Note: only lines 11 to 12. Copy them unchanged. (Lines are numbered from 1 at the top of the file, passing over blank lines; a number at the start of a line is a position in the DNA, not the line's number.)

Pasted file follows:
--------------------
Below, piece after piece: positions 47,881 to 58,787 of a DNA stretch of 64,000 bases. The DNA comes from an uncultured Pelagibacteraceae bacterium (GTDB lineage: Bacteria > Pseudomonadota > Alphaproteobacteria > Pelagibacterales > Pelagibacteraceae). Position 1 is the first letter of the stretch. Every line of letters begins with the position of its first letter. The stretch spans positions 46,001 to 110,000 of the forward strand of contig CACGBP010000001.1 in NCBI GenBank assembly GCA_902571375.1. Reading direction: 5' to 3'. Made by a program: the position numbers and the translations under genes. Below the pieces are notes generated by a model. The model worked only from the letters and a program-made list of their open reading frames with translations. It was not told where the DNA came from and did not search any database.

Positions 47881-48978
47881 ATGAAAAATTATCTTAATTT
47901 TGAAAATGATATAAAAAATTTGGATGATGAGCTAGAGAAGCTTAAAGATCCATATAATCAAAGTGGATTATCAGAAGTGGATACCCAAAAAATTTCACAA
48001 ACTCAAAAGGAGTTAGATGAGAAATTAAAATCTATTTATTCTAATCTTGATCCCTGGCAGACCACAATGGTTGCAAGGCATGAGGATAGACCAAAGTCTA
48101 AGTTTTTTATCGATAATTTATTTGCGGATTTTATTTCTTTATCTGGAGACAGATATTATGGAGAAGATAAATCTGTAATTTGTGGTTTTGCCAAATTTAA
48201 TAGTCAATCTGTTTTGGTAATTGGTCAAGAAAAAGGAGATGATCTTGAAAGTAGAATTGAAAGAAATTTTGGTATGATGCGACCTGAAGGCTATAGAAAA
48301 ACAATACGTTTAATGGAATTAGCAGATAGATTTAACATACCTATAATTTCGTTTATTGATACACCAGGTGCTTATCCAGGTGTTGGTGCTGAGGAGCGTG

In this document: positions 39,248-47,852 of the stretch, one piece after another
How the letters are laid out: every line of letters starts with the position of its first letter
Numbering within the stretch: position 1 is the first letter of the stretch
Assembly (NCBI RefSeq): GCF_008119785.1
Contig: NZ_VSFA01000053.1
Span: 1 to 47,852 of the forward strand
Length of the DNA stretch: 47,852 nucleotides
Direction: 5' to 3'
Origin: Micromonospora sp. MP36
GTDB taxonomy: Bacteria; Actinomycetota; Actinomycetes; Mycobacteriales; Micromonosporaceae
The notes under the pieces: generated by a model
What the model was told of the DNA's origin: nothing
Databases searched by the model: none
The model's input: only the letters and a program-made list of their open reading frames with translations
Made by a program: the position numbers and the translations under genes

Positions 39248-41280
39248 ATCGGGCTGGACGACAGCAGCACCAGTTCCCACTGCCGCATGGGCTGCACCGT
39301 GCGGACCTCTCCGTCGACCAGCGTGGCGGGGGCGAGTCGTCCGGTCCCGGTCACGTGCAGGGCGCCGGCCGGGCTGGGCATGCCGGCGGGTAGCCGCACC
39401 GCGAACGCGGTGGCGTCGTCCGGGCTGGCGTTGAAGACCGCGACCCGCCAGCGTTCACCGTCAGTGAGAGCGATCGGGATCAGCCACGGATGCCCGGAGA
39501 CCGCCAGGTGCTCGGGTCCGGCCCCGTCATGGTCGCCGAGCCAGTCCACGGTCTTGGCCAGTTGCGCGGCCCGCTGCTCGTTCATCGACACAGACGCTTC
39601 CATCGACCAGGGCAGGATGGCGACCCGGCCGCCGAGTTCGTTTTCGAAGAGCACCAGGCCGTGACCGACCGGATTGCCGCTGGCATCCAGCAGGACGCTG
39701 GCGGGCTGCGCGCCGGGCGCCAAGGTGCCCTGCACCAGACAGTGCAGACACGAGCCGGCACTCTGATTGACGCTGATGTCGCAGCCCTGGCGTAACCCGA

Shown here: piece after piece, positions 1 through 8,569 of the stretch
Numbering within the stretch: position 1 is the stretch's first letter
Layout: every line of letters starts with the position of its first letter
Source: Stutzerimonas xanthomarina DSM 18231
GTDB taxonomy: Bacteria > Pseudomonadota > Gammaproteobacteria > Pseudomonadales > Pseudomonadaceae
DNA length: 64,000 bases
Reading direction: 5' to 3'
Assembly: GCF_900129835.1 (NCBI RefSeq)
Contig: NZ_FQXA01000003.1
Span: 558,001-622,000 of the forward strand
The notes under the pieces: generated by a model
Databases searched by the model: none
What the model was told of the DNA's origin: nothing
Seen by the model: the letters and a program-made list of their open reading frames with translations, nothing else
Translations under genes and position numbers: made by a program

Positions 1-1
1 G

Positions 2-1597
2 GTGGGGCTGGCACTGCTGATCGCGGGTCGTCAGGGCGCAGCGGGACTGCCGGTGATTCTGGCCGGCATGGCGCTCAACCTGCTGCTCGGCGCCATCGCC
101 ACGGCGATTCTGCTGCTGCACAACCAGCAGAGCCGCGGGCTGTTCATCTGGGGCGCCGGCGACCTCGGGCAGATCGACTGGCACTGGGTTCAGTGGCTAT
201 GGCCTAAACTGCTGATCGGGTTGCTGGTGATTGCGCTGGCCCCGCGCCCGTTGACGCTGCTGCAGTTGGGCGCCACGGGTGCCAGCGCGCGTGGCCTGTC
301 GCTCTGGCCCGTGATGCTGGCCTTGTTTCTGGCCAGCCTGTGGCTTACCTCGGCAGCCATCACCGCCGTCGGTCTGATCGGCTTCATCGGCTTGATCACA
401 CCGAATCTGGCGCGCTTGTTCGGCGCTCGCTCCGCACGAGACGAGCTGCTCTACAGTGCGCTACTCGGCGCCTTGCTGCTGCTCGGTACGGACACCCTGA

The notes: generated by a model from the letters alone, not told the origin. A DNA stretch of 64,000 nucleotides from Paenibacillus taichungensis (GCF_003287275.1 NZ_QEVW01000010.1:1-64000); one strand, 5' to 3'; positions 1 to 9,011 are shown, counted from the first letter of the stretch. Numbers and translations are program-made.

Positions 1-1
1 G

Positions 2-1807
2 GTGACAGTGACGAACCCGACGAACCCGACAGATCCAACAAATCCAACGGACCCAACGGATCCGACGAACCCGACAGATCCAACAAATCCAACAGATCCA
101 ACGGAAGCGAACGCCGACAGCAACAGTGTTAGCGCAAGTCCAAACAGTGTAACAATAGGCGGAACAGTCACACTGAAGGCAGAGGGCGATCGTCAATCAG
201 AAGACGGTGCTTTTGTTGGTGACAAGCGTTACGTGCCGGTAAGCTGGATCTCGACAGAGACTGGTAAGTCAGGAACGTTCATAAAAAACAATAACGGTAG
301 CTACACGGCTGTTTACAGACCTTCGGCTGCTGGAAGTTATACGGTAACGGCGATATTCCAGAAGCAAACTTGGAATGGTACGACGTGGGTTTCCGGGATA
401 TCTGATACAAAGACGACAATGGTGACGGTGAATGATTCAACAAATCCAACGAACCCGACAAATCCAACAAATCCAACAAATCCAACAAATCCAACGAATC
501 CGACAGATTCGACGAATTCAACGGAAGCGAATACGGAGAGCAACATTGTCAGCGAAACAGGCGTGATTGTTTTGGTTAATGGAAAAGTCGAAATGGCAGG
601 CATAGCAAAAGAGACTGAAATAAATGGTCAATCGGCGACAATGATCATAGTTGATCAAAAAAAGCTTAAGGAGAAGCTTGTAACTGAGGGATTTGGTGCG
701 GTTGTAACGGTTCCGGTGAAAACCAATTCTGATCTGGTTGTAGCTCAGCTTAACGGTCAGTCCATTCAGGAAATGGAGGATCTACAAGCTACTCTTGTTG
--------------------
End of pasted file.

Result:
Numbering within the stretch: position 1 is the first letter of the stretch
Assembly (NCBI RefSeq): GCF_008119785.1